Corruption in Ghana

Events since 2009 seem to have raised corruption in Ghana to higher proportions.  Early in 2011 news broke on the payment of 51 million Ghana Cedis (GHC) as judgment debt to Alfred Agbesi Woyome, a known financier of the ruling party. The recipient could not authenticate the grounds on which the money was paid to him and the case is still pending in court. Several such cases have since been discovered and in most cases government officials are seen as the initiators of action to collect from the government they serve.

Currently making the rounds in the media circuit is the taped gossip of a former deputy minister who declared among other things that she would only retire from politics after bagging a million dollars. The perception created here is that politics is now the biggest money maker.

Transparency International’s Corruption Perception Indicator ranks Ghana at 63 out of 177, a notch  down 2012 rank of 64. Progress? Doubtful. In both 2012 and 2013 the scores stay at 45 indicating that not much is being done to stem corruption in the country. Auditor general’s reports and the Parliamentary Action Committee’s findings only keep providing fodder for politicians and talking heads on radio and television talk shows, while dockets and files gather dust.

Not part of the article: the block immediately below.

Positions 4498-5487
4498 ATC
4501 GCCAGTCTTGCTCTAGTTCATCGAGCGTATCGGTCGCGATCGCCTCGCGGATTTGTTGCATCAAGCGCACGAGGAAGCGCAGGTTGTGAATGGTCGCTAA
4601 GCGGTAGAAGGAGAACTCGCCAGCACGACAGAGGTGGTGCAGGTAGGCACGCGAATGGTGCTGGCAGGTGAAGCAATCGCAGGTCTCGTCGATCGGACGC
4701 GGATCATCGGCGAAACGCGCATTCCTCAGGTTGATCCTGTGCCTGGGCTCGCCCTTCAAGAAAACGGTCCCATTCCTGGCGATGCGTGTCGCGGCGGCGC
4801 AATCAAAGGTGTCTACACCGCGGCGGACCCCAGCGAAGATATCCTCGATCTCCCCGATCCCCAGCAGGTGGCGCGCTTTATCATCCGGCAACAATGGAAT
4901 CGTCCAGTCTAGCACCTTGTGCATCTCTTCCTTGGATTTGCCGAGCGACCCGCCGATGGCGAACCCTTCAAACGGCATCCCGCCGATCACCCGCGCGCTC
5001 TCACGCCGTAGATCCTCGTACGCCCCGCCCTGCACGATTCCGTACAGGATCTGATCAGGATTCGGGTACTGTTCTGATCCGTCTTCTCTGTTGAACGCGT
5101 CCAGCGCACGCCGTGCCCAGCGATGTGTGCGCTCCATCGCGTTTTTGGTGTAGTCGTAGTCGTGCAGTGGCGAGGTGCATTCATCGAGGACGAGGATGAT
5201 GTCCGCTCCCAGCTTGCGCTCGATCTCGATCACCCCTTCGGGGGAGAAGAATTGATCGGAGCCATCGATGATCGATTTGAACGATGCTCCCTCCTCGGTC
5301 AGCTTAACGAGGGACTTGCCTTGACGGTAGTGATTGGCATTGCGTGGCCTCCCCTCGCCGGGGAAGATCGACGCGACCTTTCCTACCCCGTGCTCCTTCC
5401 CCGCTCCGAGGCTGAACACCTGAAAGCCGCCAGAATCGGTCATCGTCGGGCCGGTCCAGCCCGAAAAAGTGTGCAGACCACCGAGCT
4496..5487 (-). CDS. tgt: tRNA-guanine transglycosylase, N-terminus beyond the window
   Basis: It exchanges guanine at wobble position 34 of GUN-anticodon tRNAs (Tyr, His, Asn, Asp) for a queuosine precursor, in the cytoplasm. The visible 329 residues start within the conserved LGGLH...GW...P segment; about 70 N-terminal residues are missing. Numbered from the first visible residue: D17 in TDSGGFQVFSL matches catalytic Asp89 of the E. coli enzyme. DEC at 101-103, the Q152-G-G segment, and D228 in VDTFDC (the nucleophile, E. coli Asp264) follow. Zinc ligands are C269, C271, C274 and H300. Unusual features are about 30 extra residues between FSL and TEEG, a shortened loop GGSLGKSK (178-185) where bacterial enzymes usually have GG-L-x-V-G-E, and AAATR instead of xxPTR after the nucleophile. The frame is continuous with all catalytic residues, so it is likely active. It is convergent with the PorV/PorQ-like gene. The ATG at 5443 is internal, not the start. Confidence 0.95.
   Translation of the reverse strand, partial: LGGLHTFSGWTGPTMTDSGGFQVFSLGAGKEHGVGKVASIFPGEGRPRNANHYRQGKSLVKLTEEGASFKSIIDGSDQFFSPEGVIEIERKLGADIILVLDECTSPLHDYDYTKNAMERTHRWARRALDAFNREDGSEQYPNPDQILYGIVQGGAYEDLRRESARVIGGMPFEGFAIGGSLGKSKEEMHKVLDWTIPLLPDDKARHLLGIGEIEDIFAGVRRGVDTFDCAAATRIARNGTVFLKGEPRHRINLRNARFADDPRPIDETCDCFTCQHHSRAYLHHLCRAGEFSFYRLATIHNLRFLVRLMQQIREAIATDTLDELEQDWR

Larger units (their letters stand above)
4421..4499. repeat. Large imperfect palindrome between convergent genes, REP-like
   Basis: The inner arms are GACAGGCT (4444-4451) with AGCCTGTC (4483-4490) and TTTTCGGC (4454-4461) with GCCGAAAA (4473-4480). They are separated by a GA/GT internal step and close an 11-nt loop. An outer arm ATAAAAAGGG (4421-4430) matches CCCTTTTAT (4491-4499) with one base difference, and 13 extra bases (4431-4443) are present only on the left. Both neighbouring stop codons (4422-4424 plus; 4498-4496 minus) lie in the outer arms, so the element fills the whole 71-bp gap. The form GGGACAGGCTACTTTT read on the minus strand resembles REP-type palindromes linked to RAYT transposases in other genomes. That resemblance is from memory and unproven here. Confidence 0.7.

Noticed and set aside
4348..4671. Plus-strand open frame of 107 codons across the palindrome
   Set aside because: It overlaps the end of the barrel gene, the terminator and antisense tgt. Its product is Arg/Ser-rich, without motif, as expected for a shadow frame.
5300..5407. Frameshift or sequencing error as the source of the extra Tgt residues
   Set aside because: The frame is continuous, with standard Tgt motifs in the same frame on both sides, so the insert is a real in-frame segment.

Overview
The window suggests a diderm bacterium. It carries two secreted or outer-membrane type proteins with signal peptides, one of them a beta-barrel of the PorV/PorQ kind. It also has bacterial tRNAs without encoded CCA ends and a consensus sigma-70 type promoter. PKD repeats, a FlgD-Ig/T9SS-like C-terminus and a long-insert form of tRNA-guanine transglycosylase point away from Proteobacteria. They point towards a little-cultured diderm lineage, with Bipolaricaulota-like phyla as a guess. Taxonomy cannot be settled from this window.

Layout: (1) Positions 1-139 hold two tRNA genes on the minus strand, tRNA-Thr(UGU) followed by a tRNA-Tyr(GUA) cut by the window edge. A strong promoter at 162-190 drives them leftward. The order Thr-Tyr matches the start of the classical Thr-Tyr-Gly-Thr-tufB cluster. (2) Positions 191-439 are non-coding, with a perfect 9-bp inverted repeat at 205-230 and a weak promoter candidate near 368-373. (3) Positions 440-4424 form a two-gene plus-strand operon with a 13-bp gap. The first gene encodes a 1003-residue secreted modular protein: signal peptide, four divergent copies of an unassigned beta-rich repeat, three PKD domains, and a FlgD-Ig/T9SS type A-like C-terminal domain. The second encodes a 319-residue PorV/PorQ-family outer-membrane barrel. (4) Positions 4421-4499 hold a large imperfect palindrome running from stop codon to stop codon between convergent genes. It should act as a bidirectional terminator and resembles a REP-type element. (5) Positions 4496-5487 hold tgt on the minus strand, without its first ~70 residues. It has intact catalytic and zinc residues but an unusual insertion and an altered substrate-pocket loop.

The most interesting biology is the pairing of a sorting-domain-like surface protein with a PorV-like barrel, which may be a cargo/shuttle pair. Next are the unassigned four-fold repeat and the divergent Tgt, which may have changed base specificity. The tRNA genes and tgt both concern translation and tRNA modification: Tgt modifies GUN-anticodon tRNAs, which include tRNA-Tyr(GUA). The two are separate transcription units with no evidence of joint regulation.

Fortunately patriotic Ghanaians like ex-Attorney General Martin Amidu have taken up the crusade against organized corruption. He has in the process angered many even in his own party, but he has the support of many Ghanaians.

The country is now considered broke prompting the executive branch of government to give up 10 percent of its salary. In our view this is unnecessary since the present economic situation could have been avoided in the first place by the same executive. At a time in the history of Ghana when commodities like oil and gold are selling at peak prices the country has no reason to be broke. But where is the money?

President Mahama appears to be taking action but it is not enough. The canker has developed more worms than mere wrist taps and lame warnings. The laws against corruption must be seen to be enforced. Whistleblowers must be protected. If the powers that be do not have the cojones to enforce the laws civil society has to take action through demonstrations and strikes among others to ensure that corruption is uprooted.

Ironically we have in office a political party whose mantra happens to be probity and accountability.

Enough said.

Posted by on Jan 21 2014. Filed under Editorial. You can follow any responses to this entry through the RSS 2.0. You can leave a response or trackback to this entry

Leave a Reply